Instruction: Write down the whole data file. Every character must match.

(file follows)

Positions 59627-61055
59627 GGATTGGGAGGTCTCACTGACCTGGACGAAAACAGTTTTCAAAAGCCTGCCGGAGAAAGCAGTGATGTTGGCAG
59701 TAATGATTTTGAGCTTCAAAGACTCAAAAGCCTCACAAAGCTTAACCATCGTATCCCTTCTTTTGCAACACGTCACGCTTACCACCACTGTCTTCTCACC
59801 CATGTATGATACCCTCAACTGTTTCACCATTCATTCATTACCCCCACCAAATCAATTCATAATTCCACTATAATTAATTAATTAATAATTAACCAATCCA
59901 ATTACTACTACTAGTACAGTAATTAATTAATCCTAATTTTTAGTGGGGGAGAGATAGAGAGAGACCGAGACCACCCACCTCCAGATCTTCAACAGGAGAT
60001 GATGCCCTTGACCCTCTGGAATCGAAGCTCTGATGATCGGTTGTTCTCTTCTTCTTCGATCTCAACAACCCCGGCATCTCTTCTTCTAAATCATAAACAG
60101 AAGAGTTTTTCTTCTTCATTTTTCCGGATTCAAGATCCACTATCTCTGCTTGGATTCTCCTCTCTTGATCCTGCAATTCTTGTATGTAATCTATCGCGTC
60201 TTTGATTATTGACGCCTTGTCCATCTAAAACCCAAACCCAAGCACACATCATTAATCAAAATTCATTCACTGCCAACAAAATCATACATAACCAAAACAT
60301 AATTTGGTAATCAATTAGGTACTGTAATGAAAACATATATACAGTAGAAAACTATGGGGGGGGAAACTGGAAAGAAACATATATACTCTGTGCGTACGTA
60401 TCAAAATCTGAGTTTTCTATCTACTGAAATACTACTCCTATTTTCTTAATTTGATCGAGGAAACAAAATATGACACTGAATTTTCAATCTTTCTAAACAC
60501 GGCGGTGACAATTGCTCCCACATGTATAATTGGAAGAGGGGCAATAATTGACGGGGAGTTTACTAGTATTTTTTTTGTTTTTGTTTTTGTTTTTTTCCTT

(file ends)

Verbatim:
Positions 59627-61055
59627 GGATTGGGAGGTCTCACTGACCTGGACGAAAACAGTTTTCAAAAGCCTGCCGGAGAAAGCAGTGATGTTGGCAG
59701 TAATGATTTTGAGCTTCAAAGACTCAAAAGCCTCACAAAGCTTAACCATCGTATCCCTTCTTTTGCAACACGTCACGCTTACCACCACTGTCTTCTCACC
59801 CATGTATGATACCCTCAACTGTTTCACCATTCATTCATTACCCCCACCAAATCAATTCATAATTCCACTATAATTAATTAATTAATAATTAACCAATCCA
59901 ATTACTACTACTAGTACAGTAATTAATTAATCCTAATTTTTAGTGGGGGAGAGATAGAGAGAGACCGAGACCACCCACCTCCAGATCTTCAACAGGAGAT
60001 GATGCCCTTGACCCTCTGGAATCGAAGCTCTGATGATCGGTTGTTCTCTTCTTCTTCGATCTCAACAACCCCGGCATCTCTTCTTCTAAATCATAAACAG
60101 AAGAGTTTTTCTTCTTCATTTTTCCGGATTCAAGATCCACTATCTCTGCTTGGATTCTCCTCTCTTGATCCTGCAATTCTTGTATGTAATCTATCGCGTC
60201 TTTGATTATTGACGCCTTGTCCATCTAAAACCCAAACCCAAGCACACATCATTAATCAAAATTCATTCACTGCCAACAAAATCATACATAACCAAAACAT
60301 AATTTGGTAATCAATTAGGTACTGTAATGAAAACATATATACAGTAGAAAACTATGGGGGGGGAAACTGGAAAGAAACATATATACTCTGTGCGTACGTA
60401 TCAAAATCTGAGTTTTCTATCTACTGAAATACTACTCCTATTTTCTTAATTTGATCGAGGAAACAAAATATGACACTGAATTTTCAATCTTTCTAAACAC
60501 GGCGGTGACAATTGCTCCCACATGTATAATTGGAAGAGGGGCAATAATTGACGGGGAGTTTACTAGTATTTTTTTTGTTTTTGTTTTTGTTTTTTTCCTT